Etymology
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fad (n.)

1834, "hobby, pet project" (adjective faddy is from 1824), of uncertain origin. Perhaps shortened from fiddle-faddle. Or perhaps from French fadaise "trifle, nonsense," which is ultimately from Latin fatuus "stupid." From 1881 as "fashion, craze," or as Century Dictionary has it, "trivial fancy adopted and pursued for a time with irrational zeal."

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faddish (adj.)

"temporarily fashionable," 1855, from fad + -ish. Related: Faddishness.

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bee's knees (n.)

1923, a survivor of a fad around this year for slang terms denoting "excellence" and based on animal anatomy. Also existed in the more ribald form bee's nuts. Other versions that lasted through the century are cat's whiskers (1923), cat's pajamas, cat's meow. More obscure examples are canary's tusks, cat's nuts and flea's eyebrows. The fad still had a heartbeat in Britain at the end of the century, as attested by the appearance of dog's bollocks in 1989. Bee's knee was used as far back as 1797 for "something insignificant."

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aerobics (n.)

method of exercise and a fad in early 1980s, American English, coined 1968 by U.S. physician Kenneth H. Cooper (b. 1931), from aerobic (also see -ics) on the notion of activities which require modest oxygen intake and thus can be maintained.

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shmoo (n.)

plural shmoon, name of a newspaper comic strip creature, a fabulous animal ready to fulfill man's wants, 1948; invented by U.S. cartoonist Al Capp (Alfred Caplin, 1909-1979); the name perhaps based on schmoe. They were a U.S. fad for a couple of years after their debut.

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craze (n.)

late 15c., "break down in health," from craze (v.) in its Middle English sense of "to shatter, break to pieces." In 16c. also "a flaw, a defect, an infirmity." Perhaps via a notion of "mental breakdown," by 1813 the sense was extended to "mania, irrational fancy, fad," or, as The Century Dictionary defines it, "An unreasoning or capricious liking or affectation of liking, more or less sudden and temporary, and usually shared by a number of persons, especially in society, for something particular, uncommon, peculiar, or curious ..." [1897].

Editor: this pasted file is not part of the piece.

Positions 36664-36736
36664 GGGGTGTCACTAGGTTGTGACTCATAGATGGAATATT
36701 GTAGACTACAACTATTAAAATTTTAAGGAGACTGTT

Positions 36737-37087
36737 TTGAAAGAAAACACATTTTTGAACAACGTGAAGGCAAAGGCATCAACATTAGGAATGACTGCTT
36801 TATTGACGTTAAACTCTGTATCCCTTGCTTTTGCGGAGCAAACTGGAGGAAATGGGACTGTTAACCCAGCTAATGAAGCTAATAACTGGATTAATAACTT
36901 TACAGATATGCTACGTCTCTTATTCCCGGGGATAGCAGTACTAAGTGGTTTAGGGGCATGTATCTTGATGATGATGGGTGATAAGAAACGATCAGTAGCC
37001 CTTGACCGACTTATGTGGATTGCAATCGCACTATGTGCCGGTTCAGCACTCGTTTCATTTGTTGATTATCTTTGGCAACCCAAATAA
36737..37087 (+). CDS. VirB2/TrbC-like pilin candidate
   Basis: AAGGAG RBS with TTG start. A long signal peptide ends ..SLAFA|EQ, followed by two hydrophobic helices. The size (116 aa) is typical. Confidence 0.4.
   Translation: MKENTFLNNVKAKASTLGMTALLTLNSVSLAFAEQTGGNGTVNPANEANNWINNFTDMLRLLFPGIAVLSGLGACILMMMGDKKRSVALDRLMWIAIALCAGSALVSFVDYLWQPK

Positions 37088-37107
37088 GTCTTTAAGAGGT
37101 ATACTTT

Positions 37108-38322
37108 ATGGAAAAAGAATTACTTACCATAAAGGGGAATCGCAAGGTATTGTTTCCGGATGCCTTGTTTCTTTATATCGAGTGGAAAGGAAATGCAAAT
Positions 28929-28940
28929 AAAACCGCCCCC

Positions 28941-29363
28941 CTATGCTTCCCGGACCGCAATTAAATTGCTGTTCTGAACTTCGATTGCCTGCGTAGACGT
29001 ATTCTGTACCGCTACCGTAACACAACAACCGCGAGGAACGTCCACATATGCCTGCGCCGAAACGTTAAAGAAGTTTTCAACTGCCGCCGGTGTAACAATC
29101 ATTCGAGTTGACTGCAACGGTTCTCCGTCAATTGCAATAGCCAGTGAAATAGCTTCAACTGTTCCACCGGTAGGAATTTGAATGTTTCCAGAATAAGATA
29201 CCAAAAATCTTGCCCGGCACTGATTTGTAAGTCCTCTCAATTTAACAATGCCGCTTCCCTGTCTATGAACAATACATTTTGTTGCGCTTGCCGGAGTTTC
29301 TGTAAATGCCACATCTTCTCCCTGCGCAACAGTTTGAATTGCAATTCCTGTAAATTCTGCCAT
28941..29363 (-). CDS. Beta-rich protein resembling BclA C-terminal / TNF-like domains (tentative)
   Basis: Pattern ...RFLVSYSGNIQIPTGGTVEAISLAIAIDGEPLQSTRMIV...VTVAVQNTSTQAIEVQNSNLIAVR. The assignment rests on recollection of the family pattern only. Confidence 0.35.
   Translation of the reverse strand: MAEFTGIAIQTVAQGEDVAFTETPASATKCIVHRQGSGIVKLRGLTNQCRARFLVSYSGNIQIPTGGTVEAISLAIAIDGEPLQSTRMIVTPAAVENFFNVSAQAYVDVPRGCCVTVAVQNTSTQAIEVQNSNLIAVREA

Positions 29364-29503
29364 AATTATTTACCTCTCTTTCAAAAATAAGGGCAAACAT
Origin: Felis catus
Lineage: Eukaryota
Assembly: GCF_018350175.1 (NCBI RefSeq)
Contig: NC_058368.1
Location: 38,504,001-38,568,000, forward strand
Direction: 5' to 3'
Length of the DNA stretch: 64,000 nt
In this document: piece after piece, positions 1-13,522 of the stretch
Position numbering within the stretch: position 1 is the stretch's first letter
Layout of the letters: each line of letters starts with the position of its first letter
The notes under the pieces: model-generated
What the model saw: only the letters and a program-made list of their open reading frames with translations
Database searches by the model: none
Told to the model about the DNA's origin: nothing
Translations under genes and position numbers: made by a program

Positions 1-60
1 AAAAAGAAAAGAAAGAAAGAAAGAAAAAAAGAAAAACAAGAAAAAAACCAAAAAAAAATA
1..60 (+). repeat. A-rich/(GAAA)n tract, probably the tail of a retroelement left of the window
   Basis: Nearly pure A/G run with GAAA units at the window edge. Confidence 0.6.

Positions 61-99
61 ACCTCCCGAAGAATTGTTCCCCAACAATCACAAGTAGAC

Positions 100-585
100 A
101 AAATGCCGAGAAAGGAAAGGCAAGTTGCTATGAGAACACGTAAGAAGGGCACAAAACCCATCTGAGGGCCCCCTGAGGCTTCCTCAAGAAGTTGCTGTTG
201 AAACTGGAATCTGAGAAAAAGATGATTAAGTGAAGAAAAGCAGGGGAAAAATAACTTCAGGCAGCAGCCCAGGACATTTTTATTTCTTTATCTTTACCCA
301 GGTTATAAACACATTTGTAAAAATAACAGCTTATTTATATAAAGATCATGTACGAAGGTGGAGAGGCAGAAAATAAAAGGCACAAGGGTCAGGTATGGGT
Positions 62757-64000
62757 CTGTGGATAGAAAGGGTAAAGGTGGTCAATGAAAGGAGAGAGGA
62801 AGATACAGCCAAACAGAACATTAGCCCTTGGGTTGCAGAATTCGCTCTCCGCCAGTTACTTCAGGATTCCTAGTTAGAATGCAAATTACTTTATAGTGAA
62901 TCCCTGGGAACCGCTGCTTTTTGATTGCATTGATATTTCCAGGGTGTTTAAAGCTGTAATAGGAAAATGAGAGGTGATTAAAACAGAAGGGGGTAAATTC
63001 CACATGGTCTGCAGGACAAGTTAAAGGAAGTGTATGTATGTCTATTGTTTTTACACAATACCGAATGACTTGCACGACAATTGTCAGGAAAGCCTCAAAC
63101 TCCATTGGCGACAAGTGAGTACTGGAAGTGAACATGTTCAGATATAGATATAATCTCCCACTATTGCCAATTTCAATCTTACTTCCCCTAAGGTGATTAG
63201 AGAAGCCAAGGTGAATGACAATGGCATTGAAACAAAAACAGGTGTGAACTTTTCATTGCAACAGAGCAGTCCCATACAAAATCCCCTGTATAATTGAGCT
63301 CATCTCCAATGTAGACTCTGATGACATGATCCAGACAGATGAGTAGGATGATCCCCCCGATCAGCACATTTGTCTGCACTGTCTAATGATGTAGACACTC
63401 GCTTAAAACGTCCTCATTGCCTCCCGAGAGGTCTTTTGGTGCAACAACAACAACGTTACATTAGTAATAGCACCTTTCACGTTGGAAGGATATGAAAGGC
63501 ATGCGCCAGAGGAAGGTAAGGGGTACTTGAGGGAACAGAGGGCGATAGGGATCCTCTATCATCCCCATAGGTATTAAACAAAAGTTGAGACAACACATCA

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phreak (n.)

1972 (also as a verb), originally in phone phreak, one of a set of technically creative people who electronically hacked or defrauded telephone companies of the day.

The phreaks first appeared on the US scene in the early 1960s, when a group of MIT students were found to have conducted a late night dialling experiment on the Defense Department's secret network. They were rewarded with jobs when they explained their system to Bell investigators. ... The name "phone phreak" identified the enthisiasts with the common underground usage of freak as someone who was cool and used drugs. [New Scientist, Dec. 13, 1973]

The ph- in phone may have suggested the alteration, and this seems to be the original of the 1990s slang fad for substituting ph- for f- (as in phat).

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shaggy (adj.)

"unkempt; having rough, coarse, long hair," 1580s, from shag (n.) + -y (2). Related: Shaggily; shagginess. Earlier was shagged, from Old English sceacgede "hairy;" compare Old Norse skeggjaðr, Danish skægget "bearded." The shaggy-dog story as a type of absurd joke built into a long, tedious story, is attested from 1943 and was a fad in the mid-40s. The origin of the phrase may be in vaudeville; the most-often cited original example involves an Englishman who offers a reward for a lost shaggy dog, an enterprising American who, with great difficulty, tracks him down and offers a shaggy dog that he claims is the one, and his curt reception: "Not that shaggy." But the story does not seem to be older than the phrase.

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fox-trot (n.)

also foxtrot, 1872, "a slow trot or jog trot, a pace with short steps," such as a fox's, especially of horses, from fox (n.) + trot (n.). As a type of popular dance to ragtime music, from late 1914, a fad in 1915. The early writing on the dance often seems unaware of the equestrian pace of the same name, and instead associated it with the turkey trot one-step dance that was popular a few years before.

As a variation of the one-step, as a legitimate successor to all the objectionable trots, the fox trot has attained a form which is in a fair way to become permanent. ... It has the charm of being an absolute fit for many of the most alluring transient tunes; and it can be danced, without self-consciousness, by hundreds of people who never pretended to be graceful or dancefully talented. [Maurice Mouvet, "Maurice's Art of Dancing," 1915]
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jog (v.)

1540s, "to shake up and down," perhaps altered from Middle English shoggen "to shake, jolt, move with a jerk" (late 14c.), a word of uncertain origin. Meanings "touch or push slightly," "stir up or stimulate by hint or push," and "walk or ride with a jolting pace" all are from 16c.

The modern sense in reference to running as training mostly dates from 1948; at first a regimen for athletes, it became a popular fad c. 1967. Perhaps this sense is extended from its use in horsemanship.

Jogging. The act of exercising, or working a horse to keep him in condition, or to prepare him for a race. There is no development in jogging, and it is wholly a preliminary exercise to bring the muscular organization to the point of sustained, determined action. [Samuel L. Boardman, "Handbook of the Turf," New York, 1910]

Related: Jogged; jogging.

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